About two months ago, I posted an article about Ah-Ha-Kwe-Ah-Mac Village in the Cuyamaca Mountains. I had stumbled upon some odd looking bedrock mortars that inspired me to look for more in the same area. It turned out, that what I had actually stumbled upon, was a "pre-historic" Yuman Indian village site, that was later occupied by the Kumeyaay Indians for centuries. After doing a lot of research, it appeared that I had merely scratched the surface. Now, I'm hiking around trying to find things that are being kept on the down-low, by two state parks and a national recreation area (for good reason). The subject of this post is the ancient village of Hual-Cu-Cuish. I've found more sites (many more to discover) and will show them to you, but I won't tell you where they are. As always, the few landscape shots I include, may, or may not be in the exact same area as the village. Do not go searching based on them. We're talking about the desert and two mountain ranges. Both can be very unforgiving. Umkay? ------------------------------------- In addition to the research, I've got a pretty good sense of where Indians made their villages and seasonal camps. However, I don't want you to think that I just walk right up to them. I only do posts on the successful searches. Believe me, I've spent many hours hiking and climbing and have found nothing. I have to admit that I also enjoy searching.
Great scenery (that is in the area, but may or may not be on the site)
This was taken on the site, but you can't expect me to look down all the time, right?
This was the first big chunk of rock we saw, at the potential village site. I could not have been happier. It had several cupules ground into the top of it. For those that don't remember, "cupules" are thought to be one of the oldest forms of rock art.
It wasn't but a few more steps to a chunk of bedrock that had three "morteros" (mortars) and one "not sure," it could be a failed mortar or even a cupule. The most exciting thing about this spot, was the presence of a broken "mano" (pestle) in one of the mortars. I'm not so delusional as to think that the mano has been there for centuries, but it was still exciting to see it in there. There was another sitting on the ground (I'm looking for the photo). To find things like this, is proof that very few people have been here. If they had been, they might have become somebodies souvenirs. If you enlarge the photos, you can see that there are pottery shards and some stone flakes (from making tools and/or points) on the ground.
A handful of pottery shards. There were many more sitting on the ground. The clay in this area seems to be light, so the lighter shards are probably from pottery made in this area. The darker pieces are probably from pottery made in the desert, while the tribe was there during the cold months. If I'm wrong, or if I'm correct, I'll update with the clay names, or by deleting this part altogether.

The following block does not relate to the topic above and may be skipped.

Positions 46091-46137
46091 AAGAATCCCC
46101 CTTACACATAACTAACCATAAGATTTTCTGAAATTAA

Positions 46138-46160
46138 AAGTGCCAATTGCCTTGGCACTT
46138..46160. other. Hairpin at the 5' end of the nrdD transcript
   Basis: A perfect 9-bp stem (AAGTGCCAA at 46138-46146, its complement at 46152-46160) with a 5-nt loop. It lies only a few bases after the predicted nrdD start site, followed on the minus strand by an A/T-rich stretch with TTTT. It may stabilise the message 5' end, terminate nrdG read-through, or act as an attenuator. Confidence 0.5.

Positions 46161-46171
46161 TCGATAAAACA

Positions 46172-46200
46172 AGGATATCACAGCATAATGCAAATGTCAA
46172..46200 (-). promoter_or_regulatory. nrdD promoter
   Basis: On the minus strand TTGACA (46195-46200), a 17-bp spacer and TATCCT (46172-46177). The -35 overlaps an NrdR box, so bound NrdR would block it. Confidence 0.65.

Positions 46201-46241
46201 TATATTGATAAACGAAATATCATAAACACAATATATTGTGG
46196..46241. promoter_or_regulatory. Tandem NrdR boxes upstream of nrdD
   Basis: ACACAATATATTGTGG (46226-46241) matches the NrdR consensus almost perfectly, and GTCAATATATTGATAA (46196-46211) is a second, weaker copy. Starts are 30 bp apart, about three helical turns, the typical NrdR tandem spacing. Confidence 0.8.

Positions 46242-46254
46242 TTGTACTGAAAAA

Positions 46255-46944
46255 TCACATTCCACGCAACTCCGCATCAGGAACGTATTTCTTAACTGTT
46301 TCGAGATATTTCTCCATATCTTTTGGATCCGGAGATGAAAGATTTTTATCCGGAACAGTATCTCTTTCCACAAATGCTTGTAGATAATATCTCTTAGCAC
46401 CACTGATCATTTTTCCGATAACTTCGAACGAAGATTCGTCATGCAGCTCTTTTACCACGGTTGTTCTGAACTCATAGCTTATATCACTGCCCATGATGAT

More shards on the ground. We also saw a few small pieces of obsidian.
This was the most puzzling find of the day. This is a piece of pottery that appears to have been glazed both inside and out. I was under the impression that none of the Indians in this part of the state had glazed pottery. Maybe it's a chunk of glazed brick. Something else to investigate. In case you were wondering, we may pick some items up to look at, but then they get placed right back on the ground.
Another chunk of bedrock with mortars ground into it. It is pretty clear that this rock and almost all other rock in the area has been damaged by the many wildfires that occur here. Notice the mano (pestle) in one of the mortars. Another surprise for us!
A close up of grinding surface and the grinding tool.
I think the little blue flakes are soapstone. There is some in the area and it could have made it's way here. They used it make things like arrow straighteners, pipes, etc. Soapstone carvings have also been found in the area. They probably traded soapstone to other tribes. Maybe for obsidian.
A grinding surface called a "slick." There were a few of these here.
This mortar was one of several that were hidden in the bushes. I'm sure that many more are buried in the dirt and covered by a thick blanket of leaves and muck.
A combo rock with mortars, Cuyamaca oval mortars and cupules
I've posted a lot of photos from my trips to various Indian habitation and rock art sites. This spot, called Terese, doesn't have fancy pictographs, caves, or rock shelters, but it still just might be my favorite of them all. It wasn't discovered until the late 1990's and is just about as pristine as can be. It is also very large (I've yet to see all of it). Thanks to my friend and fellow wilderness explorer, Death Valley Jim for taking me to this fantastic place.
The great places are usually hard to get to and this one is no exception. Folks, don't try this road in your car or mini-van.
A kitchen with all the built-ins. A mortar, a slick and a metate. It's the trifecta of milling stones. All we're missing is a Cuyamaca Oval. There even looks to be a few cupules.
Another large, but broken milling stone.
There were many sleeping circles in the area. The next several were all in the same area.
Finally to the pictographs. This was my favorite of the day. The largest image appears to by a mountain lion, or maybe a coyote.
The large image is a Coso style Bighorn Sheep. Based on that and what appears to be an "Atlatl" in the right lower corner. These petroglyphs are likely to be from 1000 to about 2500 years old (plus or minus). The atlatl was a dart/arrow "launching device" that pre-dates the bow and arrow. This site is also thought to be the most southern known location of the Coso style rock art.
I believe the symbol in the middle represents a medicine bag or pouch.
We didn't get to see a lot of the site, because it was getting dark. Next time...